Death of Windows XP SP2 Support a Security Risk, Says Report

Almost 80 percent of organisations surveyed risk a security breach if the do not upgrade to SP3.

If your business is still running Service Pack 2 of Windows XP, security problems are lurking around the corner, according to new research from IT services vendor Softchoice stating that almost 80 percent of organizations surveyed risk a security breach if the do not upgrade to SP3.

Why should SP2 users fear the reaper? Because Microsoft is ending support for SP2 on July 13, a date that was established when Windows XP SP3 was released on April 21, 2008. Paid support and security updates for SP2 will no longer be available, although Microsoft has stated that Windows XP SP2 users will still be allowed to access Microsoft online Knowledge Base articles, FAQs and troubleshooting tools.

All free technical support, warranty claims and design changes for Windows XP ended in April 2009 when the OS moved from Mainstream Support to the Extended Support phase. Extended Support includes paid support (charged on an hourly basis or per incident), security update support at no additional cost, and paid hotfix support.

Companies who choose not to update their SP2 systems to SP3 could, "create unnecessary security risks as hackers continue to look for vulnerabilities knowing that software updates will no longer be forthcoming from Microsoft," according to a release about the research report.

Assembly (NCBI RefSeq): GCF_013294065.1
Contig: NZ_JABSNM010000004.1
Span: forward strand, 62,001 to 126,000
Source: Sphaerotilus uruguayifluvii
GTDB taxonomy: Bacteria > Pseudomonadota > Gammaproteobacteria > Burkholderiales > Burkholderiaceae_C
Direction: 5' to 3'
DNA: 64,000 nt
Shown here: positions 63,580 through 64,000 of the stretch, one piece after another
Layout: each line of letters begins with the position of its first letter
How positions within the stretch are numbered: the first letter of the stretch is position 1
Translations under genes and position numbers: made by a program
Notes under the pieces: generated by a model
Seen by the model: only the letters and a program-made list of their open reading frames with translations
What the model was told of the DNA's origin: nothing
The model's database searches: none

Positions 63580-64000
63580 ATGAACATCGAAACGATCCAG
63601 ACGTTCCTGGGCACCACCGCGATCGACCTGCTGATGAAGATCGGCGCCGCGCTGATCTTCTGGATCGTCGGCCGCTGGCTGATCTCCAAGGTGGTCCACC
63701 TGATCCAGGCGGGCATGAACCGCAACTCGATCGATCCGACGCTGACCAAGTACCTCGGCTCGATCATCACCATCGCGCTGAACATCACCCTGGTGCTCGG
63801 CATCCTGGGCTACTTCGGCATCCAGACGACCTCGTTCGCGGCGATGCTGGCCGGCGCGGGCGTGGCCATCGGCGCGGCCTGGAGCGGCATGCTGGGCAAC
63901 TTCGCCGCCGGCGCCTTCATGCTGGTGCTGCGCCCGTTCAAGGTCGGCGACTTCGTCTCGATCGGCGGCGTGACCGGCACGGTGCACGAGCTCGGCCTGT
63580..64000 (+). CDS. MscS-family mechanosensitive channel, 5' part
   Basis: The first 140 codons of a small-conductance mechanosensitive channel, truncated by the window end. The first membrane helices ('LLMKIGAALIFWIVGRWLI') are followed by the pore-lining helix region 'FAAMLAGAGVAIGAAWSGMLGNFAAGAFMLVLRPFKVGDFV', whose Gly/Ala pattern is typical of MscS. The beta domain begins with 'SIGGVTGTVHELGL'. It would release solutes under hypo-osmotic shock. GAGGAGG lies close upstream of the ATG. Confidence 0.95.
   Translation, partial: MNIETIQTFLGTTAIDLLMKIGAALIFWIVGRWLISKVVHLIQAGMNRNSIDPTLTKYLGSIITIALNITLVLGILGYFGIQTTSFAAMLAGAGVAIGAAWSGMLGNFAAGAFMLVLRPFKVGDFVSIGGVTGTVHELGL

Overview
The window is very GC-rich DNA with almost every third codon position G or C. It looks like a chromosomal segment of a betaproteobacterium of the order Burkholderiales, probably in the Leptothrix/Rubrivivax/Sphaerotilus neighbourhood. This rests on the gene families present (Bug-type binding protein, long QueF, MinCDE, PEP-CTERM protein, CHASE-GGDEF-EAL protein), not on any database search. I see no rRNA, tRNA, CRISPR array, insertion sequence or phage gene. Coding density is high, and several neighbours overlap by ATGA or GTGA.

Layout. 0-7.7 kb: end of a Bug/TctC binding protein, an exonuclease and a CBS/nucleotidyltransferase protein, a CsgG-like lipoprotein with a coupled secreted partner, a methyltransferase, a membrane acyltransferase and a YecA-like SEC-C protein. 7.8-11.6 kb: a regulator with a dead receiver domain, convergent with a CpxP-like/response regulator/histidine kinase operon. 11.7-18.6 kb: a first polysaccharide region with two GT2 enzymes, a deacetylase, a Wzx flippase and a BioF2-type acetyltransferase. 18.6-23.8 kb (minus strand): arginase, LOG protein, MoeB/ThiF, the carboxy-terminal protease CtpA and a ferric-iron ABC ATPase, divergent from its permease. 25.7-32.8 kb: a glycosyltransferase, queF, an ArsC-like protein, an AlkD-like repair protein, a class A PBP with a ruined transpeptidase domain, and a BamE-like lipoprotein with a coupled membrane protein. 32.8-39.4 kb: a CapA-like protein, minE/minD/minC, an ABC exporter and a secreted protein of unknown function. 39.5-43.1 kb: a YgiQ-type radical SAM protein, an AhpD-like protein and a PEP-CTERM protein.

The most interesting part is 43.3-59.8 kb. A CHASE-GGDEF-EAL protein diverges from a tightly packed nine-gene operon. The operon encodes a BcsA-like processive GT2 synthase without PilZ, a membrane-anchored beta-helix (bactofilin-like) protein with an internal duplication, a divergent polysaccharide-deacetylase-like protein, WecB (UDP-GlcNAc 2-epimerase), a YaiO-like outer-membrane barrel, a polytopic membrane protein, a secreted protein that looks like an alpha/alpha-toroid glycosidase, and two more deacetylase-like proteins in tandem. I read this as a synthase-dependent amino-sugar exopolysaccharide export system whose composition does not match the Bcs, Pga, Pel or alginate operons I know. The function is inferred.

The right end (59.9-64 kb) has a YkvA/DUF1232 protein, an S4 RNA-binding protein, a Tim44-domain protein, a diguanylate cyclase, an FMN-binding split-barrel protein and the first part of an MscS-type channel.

Windows XP SP2 users can download the SP3 software package from Microsoft's support site if they want to continue receiving security updates. Microsoft will also terminate support for Windows Vista RTM and Windows Server 2000 on July 13.

The Softchoice report is based on an analysis of 278,498 corporate and public sector PCs across 117 organizations from industries such as financial, healthcare, manufacturing and education.

Softchoice's data shows that 46 percent of these PCs are still running Microsoft Windows XP SP2. In addition, it is estimated that 77 percent of these organizations have enough SP2 in their environments to warrant immediate updates.

What happens for companies that don't update? Well, an unsupported service pack means no security updates, hotfixes or assisted support from Microsoft customer service. Essentially, you will no longer receive software updates from Windows Update to protect PCs from viruses, spyware and other malware, or that improve Windows reliability, including new drives for hardware.

Slideshow: Windows 7 Hardware in Pictures: The Latest and Greatest Laptops Slideshow: In Pictures: Pro Sports Teeming with Tech Partnerships Slideshow: Fighting the Dark Side: Tech's Heroes and Villains

While Windows XP SP2, released in 2004, was a major overhaul and therefore was delayed by many businesses, SP3 is more of an incremental upgrade, says Dean Williams, Services Development Manager for Softchoice.

"Many users rightfully delayed their SP2 deployments, but at this point there really isn't a compelling reason to delay the move to SP3," says Williams.

Windows XP SP3 is offered free of charge by Microsoft, yet the work involved in deploying SP3 will be significant for larger businesses or those that are not using systems management technology, according to the Softchoice report. Windows XP SP3 includes all previously released updates for the OS. There are only a few new features and functionalities in SP3, none of which significantly affect the Windows XP user experience.